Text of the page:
Many towns and cities have turned their backs on the Connecticut River since early in the 20th century, so New England's longest waterway often flows unnoticed through our state.
Now you can add Windsor Meadows State Park and the Windsor River Trail to the list of ways to discover the beauty of the Connecticut River.
The Windsor River Trail is the newest addition to Windsor Meadows Park, more than 140 acres that includes a popular boat launch in the shadow of the Captain John Bissell Memorial Bridge.
Although the trail only winds through the floodplain forest along the river for a mile south to the Hartford line, there are plans to link it with the city's Riverside Park. The linkage would eventually connect those living west of the river with the East Coast Greenway – a multiuse trail running from the Florida Keys to Canada.
But even for that short distance, visitors will experience the river as the 10-foot-wide, handicapped-accessible path twists and turns along the high banks. There are several overlooks and picnic spots along the way as the trail crosses Decker's Brook over a nice iron bridge and ends behind several businesses.
It will be easy to figure out where the trail comes to an end — a huge beech tree with its grey bark and grotesque trunk and branches play off the autumn-barren woods behind it. Old initials carved years ago are on its trunk and the old farm fences nearby speak to the beech's former life as a "wolf tree," as it once provided shade for cattle.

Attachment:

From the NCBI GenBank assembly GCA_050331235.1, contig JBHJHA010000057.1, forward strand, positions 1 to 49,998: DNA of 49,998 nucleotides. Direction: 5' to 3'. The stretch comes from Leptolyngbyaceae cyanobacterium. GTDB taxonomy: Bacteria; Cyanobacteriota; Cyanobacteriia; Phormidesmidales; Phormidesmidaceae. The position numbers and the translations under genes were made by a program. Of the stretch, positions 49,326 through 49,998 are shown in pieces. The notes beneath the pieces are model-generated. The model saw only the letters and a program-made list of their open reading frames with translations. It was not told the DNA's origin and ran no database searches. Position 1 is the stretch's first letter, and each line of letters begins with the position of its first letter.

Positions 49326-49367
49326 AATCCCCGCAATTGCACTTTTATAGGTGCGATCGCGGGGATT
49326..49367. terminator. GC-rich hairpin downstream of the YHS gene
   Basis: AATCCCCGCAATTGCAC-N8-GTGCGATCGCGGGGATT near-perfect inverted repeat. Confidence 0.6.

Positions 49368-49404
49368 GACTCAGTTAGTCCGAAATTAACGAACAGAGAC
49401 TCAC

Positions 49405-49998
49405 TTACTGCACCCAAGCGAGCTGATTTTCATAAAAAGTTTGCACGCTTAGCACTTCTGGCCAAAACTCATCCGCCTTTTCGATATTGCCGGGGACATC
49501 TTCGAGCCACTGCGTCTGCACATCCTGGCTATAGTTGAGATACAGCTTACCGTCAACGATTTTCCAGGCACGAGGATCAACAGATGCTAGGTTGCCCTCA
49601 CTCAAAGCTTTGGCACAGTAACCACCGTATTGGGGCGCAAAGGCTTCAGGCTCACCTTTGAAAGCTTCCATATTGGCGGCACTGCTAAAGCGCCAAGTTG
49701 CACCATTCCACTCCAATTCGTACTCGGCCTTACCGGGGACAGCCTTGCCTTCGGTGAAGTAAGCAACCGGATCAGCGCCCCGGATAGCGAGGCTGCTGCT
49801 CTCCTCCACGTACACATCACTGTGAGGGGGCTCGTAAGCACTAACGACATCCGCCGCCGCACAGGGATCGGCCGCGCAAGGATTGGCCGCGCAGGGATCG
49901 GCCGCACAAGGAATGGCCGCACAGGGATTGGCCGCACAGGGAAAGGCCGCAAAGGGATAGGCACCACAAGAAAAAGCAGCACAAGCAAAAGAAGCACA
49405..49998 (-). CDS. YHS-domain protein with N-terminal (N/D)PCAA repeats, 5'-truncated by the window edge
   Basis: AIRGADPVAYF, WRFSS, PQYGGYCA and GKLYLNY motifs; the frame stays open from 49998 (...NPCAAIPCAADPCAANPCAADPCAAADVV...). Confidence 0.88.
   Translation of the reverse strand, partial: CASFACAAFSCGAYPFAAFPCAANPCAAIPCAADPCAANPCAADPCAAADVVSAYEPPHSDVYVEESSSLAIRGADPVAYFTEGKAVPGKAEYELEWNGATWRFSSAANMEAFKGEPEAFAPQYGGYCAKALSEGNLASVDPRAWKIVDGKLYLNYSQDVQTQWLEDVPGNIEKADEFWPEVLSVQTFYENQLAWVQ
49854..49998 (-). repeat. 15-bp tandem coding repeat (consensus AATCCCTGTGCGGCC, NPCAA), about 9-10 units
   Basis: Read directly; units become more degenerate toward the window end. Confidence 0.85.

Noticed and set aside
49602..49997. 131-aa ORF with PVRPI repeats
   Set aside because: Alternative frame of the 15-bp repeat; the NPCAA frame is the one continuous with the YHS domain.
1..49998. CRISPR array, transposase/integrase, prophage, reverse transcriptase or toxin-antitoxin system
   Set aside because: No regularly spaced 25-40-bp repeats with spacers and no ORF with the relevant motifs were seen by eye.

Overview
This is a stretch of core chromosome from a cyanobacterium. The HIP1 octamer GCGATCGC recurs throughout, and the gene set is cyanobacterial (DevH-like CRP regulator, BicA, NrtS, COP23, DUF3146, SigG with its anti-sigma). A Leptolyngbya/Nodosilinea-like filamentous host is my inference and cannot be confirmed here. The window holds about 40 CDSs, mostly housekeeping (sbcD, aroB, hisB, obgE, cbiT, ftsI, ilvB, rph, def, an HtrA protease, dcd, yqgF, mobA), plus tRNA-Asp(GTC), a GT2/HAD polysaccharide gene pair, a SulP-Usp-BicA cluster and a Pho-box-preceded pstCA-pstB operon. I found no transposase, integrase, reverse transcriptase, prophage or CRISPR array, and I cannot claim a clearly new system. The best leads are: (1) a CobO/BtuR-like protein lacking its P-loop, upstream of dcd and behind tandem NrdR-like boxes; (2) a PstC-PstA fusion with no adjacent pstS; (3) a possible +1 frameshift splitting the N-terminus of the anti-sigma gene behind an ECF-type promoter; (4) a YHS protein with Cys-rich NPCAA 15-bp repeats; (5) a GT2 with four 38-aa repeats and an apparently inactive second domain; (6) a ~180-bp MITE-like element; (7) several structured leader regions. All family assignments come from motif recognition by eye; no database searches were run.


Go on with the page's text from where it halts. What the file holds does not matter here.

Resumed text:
After returning to the boat launch parking area, another trail takes visitors underneath the Bissell Bridge. It is a neat view of the bridge, with its huge concrete and granite supports lining up like soldiers carrying I-291 across the river. Some unimproved trails run along the northern portion of the state park.
The 1.8-mile-long, multiuse trail across the bridge gets its start to the west of the parking lot. The description of the bridge walkway from the state Department of Energy and Environmental Protection describes it as being "separated comfortably" from I-291. Not sure if comfortable would be a word I would describe as cars, trucks and tractor-trailers pass by feet from the walkway. And then there is the "bridge-moving-up-and-down-feeling" visitors will get as side-by-side tractor trailers go roaring past, making the bridge shake.
But the views from the bridge are tremendous, with the Hartford skyline towering over the trees to the south and the river flowing gently around several islands and the confluence with the Farmington River as it makes the final leg of its journey from Canada to Long Island Sound.
The trail eventually ends at Main Street in South Windsor. So during this hike, visitors can walk in Hartford, Windsor and South Windsor in a span of a few miles.
A sign at the entrance to the Windsor River Trail notes: "When flooded, turn around, don't drown." So, yes, there is a river nearby and her name is the Connecticut. Nice to meet you again.
Take I-91 to exit 35B to Route 218. Take a right on Route 159 and left on East Barber Street. Follow to the end.